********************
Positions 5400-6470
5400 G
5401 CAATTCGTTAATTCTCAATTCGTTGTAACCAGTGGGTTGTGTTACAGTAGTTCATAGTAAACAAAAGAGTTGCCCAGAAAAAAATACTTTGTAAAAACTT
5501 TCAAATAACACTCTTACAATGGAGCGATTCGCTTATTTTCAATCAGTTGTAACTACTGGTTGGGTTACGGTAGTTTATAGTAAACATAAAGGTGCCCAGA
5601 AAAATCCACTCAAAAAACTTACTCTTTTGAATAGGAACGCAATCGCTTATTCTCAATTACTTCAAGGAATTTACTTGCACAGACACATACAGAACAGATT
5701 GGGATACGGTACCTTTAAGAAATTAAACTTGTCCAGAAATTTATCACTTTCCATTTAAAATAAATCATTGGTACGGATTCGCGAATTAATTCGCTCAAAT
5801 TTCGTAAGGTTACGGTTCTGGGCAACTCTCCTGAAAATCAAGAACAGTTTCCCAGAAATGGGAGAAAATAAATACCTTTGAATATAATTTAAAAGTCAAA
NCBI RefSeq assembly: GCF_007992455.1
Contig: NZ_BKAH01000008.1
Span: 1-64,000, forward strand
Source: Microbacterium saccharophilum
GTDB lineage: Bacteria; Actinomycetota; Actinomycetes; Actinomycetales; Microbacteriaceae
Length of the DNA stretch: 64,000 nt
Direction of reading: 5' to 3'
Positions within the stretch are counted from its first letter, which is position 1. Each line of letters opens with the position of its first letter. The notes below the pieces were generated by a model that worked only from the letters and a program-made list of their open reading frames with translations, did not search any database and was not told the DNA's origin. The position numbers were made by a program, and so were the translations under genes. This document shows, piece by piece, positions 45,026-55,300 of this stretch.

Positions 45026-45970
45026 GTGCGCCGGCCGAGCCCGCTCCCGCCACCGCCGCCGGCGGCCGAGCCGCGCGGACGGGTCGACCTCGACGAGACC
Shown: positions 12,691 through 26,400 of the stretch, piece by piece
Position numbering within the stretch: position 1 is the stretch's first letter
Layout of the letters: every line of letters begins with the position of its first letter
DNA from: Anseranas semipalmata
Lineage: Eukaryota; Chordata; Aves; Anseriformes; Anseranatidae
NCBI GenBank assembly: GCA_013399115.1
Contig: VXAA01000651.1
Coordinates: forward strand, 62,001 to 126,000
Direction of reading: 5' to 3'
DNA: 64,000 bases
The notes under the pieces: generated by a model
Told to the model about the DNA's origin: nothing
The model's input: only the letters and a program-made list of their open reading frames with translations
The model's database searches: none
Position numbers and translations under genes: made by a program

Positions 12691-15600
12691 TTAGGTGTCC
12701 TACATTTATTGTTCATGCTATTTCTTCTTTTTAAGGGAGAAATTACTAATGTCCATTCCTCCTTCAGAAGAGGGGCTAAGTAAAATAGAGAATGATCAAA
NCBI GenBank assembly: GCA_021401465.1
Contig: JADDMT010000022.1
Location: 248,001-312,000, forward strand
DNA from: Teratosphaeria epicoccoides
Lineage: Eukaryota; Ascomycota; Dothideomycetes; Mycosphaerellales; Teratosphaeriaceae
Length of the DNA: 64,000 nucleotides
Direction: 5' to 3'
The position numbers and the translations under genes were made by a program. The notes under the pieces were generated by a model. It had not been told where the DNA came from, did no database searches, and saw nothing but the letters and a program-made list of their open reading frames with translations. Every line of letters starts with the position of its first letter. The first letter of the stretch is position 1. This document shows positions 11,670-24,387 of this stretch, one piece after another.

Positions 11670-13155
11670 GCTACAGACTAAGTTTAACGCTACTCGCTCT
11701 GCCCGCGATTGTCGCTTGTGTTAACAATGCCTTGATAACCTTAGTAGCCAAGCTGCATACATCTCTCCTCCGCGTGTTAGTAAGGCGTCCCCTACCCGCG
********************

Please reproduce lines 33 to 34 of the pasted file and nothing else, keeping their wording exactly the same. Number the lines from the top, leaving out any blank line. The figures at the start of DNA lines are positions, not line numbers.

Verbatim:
Positions 12691-15600
12691 TTAGGTGTCC